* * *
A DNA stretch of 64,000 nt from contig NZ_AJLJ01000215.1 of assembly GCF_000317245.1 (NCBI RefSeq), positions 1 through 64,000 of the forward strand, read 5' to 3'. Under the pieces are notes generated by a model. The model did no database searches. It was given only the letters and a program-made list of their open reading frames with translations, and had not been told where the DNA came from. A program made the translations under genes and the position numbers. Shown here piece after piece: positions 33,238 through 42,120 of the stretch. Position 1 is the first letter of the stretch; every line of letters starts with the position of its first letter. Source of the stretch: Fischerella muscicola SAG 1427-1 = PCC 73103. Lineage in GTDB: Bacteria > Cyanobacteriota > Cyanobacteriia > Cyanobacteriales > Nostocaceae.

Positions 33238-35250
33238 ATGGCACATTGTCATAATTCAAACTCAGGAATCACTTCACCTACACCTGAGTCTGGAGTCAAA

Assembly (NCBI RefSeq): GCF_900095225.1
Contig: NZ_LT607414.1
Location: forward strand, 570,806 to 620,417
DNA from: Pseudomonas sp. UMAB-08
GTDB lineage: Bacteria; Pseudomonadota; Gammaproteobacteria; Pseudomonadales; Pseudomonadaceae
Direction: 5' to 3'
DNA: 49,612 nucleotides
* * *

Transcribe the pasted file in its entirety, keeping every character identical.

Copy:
A DNA stretch of 64,000 nt from contig NZ_AJLJ01000215.1 of assembly GCF_000317245.1 (NCBI RefSeq), positions 1 through 64,000 of the forward strand, read 5' to 3'. Under the pieces are notes generated by a model. The model did no database searches. It was given only the letters and a program-made list of their open reading frames with translations, and had not been told where the DNA came from. A program made the translations under genes and the position numbers. Shown here piece after piece: positions 33,238 through 42,120 of the stretch. Position 1 is the first letter of the stretch; every line of letters starts with the position of its first letter. Source of the stretch: Fischerella muscicola SAG 1427-1 = PCC 73103. Lineage in GTDB: Bacteria > Cyanobacteriota > Cyanobacteriia > Cyanobacteriales > Nostocaceae.

Positions 33238-35250
33238 ATGGCACATTGTCATAATTCAAACTCAGGAATCACTTCACCTACACCTGAGTCTGGAGTCAAA

Assembly (NCBI RefSeq): GCF_900095225.1
Contig: NZ_LT607414.1
Location: forward strand, 570,806 to 620,417
DNA from: Pseudomonas sp. UMAB-08
GTDB lineage: Bacteria; Pseudomonadota; Gammaproteobacteria; Pseudomonadales; Pseudomonadaceae
Direction: 5' to 3'
DNA: 49,612 nucleotides